all births and deaths. This is the ninth power.

He knows in accordance with reality the matter of the cessation of
the contaminants. This is the tenth power.
Page 71-2
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Re: Nagarjuna's Vibhasa

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Question: Why is it that the first ground is said to be characterized by “joyfulness”?

Response:
It is just as with one who gains the first fruit
and who is then ultimately bound to reach nirvāṇa.
When the bodhisattva gains this ground,
his mind is always abundantly joyful.

He then naturally succeeds in extending
the lineage of all the Buddhas, the Tathāgatas.
It is for this reason that a person such as this
acquires the designation as “one who is worthy and good.”

As for its being “just as with one who gains the first fruit,” this means
that it is just as when someone gains the path of a stream-enterer.
He succeeds thereby in completely shutting the gates leading to the three
wretched destinies. He has seen the Dharma, entered the Dharma,
and gained the Dharma. He abides unshakably in the dharma of stability
and is ultimately bound to reach nirvāṇa. Because he has severed
the dharmas that are severed at the point of seeing the truths,
his mind is filled with immense joyfulness, [for he realizes then that],
even if he were to fall asleep or become indolent, he could not stray
into some twenty-ninth realm of existence.*

* The point here is that, since a stream-enterer is then bound to enter
nirvāṇa within seven lifetimes, whereupon he will not be reborn into
any of the twenty-eight realms of rebirth (and there are only twentyeight
realms of rebirth), he need have no fear that he might somehow
stray into some supposed “twenty-ninth” realm of rebirth (because
no such place even exists).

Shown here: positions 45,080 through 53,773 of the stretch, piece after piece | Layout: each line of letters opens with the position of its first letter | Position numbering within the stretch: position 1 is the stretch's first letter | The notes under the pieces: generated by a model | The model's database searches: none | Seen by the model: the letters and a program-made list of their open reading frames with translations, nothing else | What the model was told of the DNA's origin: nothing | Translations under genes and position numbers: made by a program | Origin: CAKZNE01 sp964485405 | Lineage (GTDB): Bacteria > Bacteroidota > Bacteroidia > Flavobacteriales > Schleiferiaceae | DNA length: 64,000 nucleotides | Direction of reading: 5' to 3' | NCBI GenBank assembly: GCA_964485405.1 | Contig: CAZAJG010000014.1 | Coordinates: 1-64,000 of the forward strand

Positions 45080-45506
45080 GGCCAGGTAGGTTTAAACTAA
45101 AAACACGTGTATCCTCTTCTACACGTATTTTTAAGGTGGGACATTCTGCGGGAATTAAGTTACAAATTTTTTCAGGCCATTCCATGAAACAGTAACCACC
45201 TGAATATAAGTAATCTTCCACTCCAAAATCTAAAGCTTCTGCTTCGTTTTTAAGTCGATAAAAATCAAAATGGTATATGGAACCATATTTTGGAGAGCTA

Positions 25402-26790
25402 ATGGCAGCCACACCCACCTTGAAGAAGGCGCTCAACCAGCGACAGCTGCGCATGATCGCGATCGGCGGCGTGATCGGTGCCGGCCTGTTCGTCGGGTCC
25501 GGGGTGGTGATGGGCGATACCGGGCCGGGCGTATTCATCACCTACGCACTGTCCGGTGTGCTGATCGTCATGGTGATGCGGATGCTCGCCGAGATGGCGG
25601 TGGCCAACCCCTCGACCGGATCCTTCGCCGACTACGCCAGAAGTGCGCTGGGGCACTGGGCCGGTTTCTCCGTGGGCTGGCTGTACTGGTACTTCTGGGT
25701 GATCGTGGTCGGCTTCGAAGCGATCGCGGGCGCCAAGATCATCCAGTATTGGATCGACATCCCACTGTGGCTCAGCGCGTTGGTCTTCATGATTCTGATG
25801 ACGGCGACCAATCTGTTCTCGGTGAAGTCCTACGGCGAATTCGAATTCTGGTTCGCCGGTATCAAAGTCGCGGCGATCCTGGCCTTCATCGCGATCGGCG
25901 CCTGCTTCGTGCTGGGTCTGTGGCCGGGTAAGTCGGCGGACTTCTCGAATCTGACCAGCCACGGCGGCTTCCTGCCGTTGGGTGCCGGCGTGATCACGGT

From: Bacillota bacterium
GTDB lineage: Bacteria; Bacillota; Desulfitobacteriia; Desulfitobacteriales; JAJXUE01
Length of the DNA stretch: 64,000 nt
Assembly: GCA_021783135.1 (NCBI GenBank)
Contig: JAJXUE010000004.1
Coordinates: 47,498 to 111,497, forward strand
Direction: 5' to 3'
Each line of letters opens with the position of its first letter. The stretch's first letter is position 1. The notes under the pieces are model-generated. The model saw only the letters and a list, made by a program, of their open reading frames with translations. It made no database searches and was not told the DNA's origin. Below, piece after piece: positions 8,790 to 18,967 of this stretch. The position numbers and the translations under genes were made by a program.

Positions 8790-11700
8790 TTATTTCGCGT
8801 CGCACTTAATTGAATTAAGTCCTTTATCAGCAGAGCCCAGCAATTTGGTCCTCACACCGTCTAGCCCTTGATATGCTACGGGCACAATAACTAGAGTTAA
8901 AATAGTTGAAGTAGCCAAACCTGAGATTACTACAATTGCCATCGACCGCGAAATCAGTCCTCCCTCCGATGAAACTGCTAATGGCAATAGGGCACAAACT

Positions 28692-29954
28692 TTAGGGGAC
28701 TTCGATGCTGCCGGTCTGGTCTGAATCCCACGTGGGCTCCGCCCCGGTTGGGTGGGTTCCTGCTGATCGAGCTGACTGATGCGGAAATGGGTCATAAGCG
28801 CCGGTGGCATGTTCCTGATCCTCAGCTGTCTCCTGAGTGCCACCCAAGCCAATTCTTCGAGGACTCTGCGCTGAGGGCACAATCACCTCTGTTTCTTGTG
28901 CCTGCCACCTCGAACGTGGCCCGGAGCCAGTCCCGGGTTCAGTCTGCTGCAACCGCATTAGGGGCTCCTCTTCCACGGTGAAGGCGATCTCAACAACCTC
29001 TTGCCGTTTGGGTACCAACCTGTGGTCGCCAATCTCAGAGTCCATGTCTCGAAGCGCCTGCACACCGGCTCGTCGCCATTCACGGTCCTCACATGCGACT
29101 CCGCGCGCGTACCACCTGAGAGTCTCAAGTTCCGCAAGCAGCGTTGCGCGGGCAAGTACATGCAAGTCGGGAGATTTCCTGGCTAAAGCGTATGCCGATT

Page 79
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Re: Nagarjuna's Vibhasa

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The Infinitely Vast Scope and Duration of the Ten Bodhisattva Vows
Next, we have:
For all such bodhisattvas as these,
it is the ten great vows that are foremost.
They are as vast as empty space
and exhaust even the bounds of the future.
This extends to all of their other measurelessly many vows
as well as to their distinguishing and explanation of each of them.

“Vows” is a reference to what the mind wishes for and what it is determined
to definitely achieve. “Ten” is a reference to the existence of ten such gateways.
“They are as vast as empty space” refers to the fact that the regions
taken as the objective focus of the vows are equal in their extensiveness
to all of empty space. The scope of the vows is so very vast as this.
“Exhausting even the bounds of the future” means that the length
of time during which these vows shall abide will exhaust the bounds
of the future births and deaths of all beings.
There are others who claim that anuttarasamyaksaṃbodhi itself is
what sets the bounds of future births and deaths. Or they may assert
that, when buddhas enter the nirvāṇa without residue, it is this that
constitutes the bounds of future births and death. Or they may say
that, although the bodhisattva’s vows may be endless, in fact, they end
with the realization of buddhahood.
All of the great bodhisattvas throughout the worlds of the ten directions
have made these vows. “All of their other measurelessly many
vows” refers to the fact that, because all bodhisattvas perfect measurelessly
many rare meritorious qualities, one could never exhaustively
describe all the vows that they have made.
Page 133
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Re: Nagarjuna's Vibhasa